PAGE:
Get Involved in Your Child's Health
Dad, did you know that you have a direct impact on your child's health? Check out this data about the connection between fathers' physical fitness and children's physical fitness (Data taken from International Journal of Obesity, 2001):
- A father's Body Mass Index (BMI) predicts his child's BMI independent of the child's alcohol intake, smoking, physical fitness, and father's education.
- BMI in sons and daughters is consistently higher when fathers were overweight or obese.
- Physical fitness of daughters is negatively related to their father's obesity.
- Obesity of fathers is associated with a four-fold increase in the risk of obesity of sons and daughters at age 18.
Research like this has inspired NFI to help dads get healthy and lead their families in healthy lifestyles; this is part of what is at the heart of NFI's mission to improve child well-being by helping kids have involved, responsible, and committed fathers.
Check out 5 Ways to Get Involved in Your Child's Health from our brochure Helping Your Children Maintain a Healthy Weight.
5 Ways to Get Involved in Kid's Health
Our Helping Your Children Maintain a Healthy Weight brochure has 15 ways for dads to help their children be active and eat healthy foods. Here are a few of the tips:
- #1: Make time for your family to be active together: Schedule some time at least once a week for all the members of your family to be active together. Make sure that what you do is something that everyone enjoys. Try walking, riding bikes, bowling, or building a garden. Have each family member take turns choosing the activity for the week.
- #2: Exercise: Enough said. Modeling exercise is perhaps the best thing you can do to create an active home. The children of dads who exercise are more likely to be active and to exercise, too. Exercise at least 3-4 times a week for 30 to 45 minutes. If you can involve your children when you exercise - such as having them jog with you - do so. Not only will having them exercise with you show them the joy of exercise, it will bring you closer to your children.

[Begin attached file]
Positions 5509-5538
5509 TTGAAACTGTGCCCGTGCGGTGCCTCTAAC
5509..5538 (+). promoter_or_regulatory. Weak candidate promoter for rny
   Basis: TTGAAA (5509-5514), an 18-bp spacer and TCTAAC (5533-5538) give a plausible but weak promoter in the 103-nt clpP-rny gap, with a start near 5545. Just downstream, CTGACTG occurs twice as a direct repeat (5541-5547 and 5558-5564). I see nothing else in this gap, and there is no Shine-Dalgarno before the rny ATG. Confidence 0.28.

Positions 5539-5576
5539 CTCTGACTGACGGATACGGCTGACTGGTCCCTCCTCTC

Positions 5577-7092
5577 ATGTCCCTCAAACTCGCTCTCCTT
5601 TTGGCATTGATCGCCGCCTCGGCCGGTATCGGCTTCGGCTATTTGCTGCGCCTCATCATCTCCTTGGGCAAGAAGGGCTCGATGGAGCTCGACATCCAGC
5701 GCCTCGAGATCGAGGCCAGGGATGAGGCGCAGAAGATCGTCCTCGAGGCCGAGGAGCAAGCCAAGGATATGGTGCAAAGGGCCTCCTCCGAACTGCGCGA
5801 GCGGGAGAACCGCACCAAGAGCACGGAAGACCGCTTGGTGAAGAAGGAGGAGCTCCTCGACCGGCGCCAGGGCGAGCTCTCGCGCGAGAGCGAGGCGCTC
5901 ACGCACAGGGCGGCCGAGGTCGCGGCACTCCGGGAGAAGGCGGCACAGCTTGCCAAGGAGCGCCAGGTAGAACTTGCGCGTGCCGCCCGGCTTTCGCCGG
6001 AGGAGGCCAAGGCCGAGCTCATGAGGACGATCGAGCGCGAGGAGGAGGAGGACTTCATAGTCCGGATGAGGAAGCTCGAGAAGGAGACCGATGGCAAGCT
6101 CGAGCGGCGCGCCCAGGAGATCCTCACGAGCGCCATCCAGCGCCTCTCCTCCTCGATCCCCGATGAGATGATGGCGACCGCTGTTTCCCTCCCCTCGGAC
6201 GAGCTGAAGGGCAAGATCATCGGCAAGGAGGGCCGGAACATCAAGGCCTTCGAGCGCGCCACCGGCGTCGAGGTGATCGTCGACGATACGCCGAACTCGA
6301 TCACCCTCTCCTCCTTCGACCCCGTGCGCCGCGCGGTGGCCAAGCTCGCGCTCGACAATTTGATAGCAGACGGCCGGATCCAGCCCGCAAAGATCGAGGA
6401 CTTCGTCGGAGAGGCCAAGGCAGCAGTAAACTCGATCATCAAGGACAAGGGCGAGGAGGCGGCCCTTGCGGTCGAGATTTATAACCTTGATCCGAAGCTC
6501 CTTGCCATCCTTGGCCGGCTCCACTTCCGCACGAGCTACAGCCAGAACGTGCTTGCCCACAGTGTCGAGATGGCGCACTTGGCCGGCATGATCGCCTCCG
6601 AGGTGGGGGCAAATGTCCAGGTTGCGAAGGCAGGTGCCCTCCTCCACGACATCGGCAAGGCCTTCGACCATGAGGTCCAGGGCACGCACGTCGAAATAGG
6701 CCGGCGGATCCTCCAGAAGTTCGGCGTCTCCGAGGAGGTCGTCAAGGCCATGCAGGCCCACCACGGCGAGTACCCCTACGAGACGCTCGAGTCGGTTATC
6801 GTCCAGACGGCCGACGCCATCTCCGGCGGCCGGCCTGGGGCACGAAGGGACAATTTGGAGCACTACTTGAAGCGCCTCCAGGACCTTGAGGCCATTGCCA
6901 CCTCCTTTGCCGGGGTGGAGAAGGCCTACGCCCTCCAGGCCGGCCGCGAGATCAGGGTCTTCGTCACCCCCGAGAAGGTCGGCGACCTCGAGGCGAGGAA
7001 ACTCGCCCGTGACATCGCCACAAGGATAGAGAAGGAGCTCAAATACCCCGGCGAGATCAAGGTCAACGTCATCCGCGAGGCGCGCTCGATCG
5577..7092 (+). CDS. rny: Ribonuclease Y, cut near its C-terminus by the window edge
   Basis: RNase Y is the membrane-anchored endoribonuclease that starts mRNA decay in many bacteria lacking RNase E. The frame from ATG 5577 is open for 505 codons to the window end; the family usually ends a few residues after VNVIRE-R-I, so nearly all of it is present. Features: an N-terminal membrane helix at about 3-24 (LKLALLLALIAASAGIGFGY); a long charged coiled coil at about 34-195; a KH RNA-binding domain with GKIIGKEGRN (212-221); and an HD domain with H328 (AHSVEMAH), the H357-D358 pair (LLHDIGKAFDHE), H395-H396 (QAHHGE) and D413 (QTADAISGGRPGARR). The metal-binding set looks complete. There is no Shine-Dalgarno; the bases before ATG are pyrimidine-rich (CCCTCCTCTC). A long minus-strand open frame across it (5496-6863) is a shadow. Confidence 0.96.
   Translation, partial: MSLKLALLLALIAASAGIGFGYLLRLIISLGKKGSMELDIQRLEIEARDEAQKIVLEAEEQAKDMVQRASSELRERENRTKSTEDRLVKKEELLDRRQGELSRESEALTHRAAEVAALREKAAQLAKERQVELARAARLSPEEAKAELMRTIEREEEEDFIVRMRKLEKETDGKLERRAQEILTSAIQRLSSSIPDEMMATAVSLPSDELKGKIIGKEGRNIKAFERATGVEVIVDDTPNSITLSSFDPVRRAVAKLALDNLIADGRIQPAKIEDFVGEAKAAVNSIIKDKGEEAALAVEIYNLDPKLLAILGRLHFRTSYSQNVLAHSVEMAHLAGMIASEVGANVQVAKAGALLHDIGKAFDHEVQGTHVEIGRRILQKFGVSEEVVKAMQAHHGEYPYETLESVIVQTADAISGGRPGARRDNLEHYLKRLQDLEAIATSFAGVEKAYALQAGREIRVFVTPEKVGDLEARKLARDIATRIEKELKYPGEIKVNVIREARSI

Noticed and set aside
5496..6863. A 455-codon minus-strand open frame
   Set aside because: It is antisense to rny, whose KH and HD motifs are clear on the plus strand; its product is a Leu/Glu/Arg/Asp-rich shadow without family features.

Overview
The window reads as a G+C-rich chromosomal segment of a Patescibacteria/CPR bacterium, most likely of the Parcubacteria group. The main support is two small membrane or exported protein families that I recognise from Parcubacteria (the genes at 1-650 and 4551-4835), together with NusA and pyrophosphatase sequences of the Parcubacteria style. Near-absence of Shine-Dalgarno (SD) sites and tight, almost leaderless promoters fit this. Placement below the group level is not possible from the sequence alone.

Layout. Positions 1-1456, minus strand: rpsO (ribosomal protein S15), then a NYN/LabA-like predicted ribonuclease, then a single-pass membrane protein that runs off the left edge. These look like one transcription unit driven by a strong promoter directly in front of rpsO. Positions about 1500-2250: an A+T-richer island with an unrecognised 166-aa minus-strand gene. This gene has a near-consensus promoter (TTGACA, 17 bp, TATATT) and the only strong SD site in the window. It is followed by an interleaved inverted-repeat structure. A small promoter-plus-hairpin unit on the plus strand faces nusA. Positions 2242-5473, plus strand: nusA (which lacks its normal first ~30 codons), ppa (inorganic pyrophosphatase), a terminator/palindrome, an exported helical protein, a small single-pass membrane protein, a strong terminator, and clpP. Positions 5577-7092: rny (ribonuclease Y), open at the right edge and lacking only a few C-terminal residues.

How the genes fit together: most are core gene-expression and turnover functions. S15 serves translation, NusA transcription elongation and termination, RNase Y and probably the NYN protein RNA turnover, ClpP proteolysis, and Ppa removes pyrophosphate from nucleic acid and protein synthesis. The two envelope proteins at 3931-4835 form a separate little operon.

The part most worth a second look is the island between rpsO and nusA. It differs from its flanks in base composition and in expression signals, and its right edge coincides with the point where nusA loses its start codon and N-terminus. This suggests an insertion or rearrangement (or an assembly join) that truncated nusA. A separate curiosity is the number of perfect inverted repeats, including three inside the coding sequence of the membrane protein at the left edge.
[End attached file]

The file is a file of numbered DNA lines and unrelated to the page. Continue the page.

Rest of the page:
- #3: Share your favorite sports with your children: If your children like some of the same sports that you do, play those sports with them. This sharing will allow your child to see you model part of a healthy lifestyle, and will deepen your relationships with your children. Consider coaching your children's teams as a way to model how vital an active lifestyle is to being healthy.
- #4: Buy healthy foods: Buy as many foods as you can that are made from whole products such as whole-wheat bread and brown rice, instead of highly refined foods, such as white bread and white rice. Limit foods with preservatives, chemicals, and a lot of saturated fat and sugar. Buy lots of fruits and vegetables of many colors. Fill a snack basket with these healthy foods instead of chips and candy. Limit how often your family eats "fast foods."
- #5: Watch what your children drink: Sodas and fruit juices are the drink of choice for too many children these days. One study of obese teens found that 50 percent of their calories came from sodas. Diet sodas don't pass the test either. Fruit juices are okay in small amounts, but don't overdo it. And avoid giving your children sports drinks when they don't need them to recharge after a lot of physical activity. Encourage your children to drink lots of water and just enough milk for growing bones.
You can read the rest of the 15 tips from this brochure by ordering it from our FatherSOURCE Resource Center™. Check out all the brochures offered!
Dad, take action today to get involved in your child's health! A few small changes can make a big impact!